Splicing is a crucial process in gene expression in higher organisms because: 1) most vertebrate genes contain introns; and 2) alternative splicing is primarily responsible for increasing proteomic complexity and functional diversity. Intron definition, the coordination across an intron, is a mandatory step in the splicing process. However, exon definition, the coordination across an exon, is also thought to be required for the splicing of most vertebrate exons. Recent investigations of exon definition complexes provide insights into splicing dynamics. That splicing regulators act in a context-dependent mode is supported by a large collection of evidence. Splicing contexts generally can be classified as cis-element and trans-element contexts. A widespread cis-element context is defined by co-occurring motif pairs to which splicing regulatory factors bind to direct specific molecular interactions. Splicing regulation is also coordinated by trans-element contexts as exemplified by tissue specific splicing, where alternative exons can be coordinately regulated by a few splicing factors, the expression and/or activity of which are concertedly higher or lower in the corresponding tissues.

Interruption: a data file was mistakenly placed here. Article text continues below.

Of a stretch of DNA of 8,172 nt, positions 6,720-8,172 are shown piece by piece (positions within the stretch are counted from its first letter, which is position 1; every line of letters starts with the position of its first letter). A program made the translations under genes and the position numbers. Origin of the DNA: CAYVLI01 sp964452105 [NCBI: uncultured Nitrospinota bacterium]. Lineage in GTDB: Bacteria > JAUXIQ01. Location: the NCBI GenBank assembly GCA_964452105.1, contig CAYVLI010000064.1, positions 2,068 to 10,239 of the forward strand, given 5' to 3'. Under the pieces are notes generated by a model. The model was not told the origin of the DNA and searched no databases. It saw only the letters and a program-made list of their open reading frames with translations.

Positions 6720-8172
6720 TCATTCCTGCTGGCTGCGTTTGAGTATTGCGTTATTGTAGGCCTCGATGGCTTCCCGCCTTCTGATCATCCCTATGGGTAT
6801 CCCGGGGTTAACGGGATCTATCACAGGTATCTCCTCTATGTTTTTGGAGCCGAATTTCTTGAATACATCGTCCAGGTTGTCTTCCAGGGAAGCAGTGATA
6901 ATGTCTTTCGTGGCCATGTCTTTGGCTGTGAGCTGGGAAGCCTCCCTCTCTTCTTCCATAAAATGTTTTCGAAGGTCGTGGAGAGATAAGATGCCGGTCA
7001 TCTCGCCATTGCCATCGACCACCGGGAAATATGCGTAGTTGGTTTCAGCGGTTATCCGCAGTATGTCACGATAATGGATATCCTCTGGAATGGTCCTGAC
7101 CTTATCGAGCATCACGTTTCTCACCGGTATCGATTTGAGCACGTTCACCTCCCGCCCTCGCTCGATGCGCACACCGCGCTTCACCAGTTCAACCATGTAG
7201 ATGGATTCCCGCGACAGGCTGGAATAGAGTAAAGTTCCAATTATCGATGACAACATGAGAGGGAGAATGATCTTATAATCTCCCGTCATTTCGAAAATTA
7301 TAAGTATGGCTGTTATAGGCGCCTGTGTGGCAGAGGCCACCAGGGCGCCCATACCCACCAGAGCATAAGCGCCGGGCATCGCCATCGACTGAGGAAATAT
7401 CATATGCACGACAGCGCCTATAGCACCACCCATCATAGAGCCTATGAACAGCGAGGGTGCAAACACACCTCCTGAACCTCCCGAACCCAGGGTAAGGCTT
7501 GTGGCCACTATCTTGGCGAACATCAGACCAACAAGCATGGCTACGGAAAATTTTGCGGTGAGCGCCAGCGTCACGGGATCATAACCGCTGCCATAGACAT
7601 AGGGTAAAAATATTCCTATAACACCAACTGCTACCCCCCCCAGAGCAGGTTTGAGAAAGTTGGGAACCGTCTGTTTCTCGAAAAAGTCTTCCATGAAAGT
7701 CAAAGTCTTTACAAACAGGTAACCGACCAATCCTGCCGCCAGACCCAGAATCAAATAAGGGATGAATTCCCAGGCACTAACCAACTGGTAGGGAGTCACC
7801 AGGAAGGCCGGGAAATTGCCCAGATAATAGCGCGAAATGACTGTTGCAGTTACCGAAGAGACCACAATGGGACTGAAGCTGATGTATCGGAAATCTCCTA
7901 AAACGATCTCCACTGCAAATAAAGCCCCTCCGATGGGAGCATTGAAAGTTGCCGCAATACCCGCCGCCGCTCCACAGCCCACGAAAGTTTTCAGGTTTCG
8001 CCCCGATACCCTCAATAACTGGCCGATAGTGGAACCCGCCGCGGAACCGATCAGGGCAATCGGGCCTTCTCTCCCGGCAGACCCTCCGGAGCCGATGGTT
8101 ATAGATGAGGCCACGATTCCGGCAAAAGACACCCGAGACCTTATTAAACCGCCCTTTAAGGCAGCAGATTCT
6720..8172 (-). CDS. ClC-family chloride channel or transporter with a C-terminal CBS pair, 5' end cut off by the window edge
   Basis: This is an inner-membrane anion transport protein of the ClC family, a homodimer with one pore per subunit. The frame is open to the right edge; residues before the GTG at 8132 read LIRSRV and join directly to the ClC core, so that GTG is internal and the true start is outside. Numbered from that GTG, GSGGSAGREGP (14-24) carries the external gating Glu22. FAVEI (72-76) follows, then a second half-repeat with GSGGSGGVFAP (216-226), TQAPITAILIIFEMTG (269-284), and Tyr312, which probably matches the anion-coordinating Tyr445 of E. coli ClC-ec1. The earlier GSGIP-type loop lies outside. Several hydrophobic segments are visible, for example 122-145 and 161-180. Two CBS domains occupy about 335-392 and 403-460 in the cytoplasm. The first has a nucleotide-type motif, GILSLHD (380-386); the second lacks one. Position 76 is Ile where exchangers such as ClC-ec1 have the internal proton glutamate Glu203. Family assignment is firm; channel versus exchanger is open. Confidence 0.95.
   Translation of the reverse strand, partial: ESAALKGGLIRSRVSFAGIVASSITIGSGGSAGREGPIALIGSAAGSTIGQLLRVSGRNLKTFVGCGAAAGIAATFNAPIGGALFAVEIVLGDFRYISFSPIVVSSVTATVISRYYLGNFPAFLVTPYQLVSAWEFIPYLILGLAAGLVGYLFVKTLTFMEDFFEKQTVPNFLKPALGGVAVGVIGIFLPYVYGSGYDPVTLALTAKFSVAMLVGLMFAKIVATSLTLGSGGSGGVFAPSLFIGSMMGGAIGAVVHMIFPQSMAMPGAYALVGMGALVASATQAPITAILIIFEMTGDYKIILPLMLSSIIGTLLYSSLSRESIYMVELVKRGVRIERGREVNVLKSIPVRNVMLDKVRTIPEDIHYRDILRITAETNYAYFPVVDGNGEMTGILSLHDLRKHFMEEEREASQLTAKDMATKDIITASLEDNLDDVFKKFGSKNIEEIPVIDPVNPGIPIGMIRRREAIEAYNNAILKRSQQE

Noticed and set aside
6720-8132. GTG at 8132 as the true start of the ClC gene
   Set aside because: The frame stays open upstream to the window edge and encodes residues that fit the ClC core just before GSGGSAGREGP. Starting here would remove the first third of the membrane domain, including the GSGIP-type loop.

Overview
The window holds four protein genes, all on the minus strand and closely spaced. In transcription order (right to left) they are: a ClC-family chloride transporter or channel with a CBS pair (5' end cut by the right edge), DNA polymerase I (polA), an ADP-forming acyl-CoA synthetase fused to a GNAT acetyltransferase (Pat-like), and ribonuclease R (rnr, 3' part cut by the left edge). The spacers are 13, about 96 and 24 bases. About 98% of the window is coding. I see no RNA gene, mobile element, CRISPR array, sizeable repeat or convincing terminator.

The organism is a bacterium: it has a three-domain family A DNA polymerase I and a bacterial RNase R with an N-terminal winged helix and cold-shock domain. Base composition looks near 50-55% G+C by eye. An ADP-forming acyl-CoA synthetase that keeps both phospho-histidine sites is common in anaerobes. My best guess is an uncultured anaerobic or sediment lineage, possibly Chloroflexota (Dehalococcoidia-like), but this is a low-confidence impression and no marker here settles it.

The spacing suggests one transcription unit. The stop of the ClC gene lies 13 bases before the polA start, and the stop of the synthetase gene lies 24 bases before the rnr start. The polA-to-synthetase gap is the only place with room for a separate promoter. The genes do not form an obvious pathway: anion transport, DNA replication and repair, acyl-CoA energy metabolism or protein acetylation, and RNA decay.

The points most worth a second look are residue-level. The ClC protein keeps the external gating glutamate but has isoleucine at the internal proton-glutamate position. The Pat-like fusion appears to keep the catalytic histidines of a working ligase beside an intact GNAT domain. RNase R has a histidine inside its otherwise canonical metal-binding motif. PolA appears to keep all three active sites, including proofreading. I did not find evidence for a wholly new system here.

© 2011 Landes Bioscience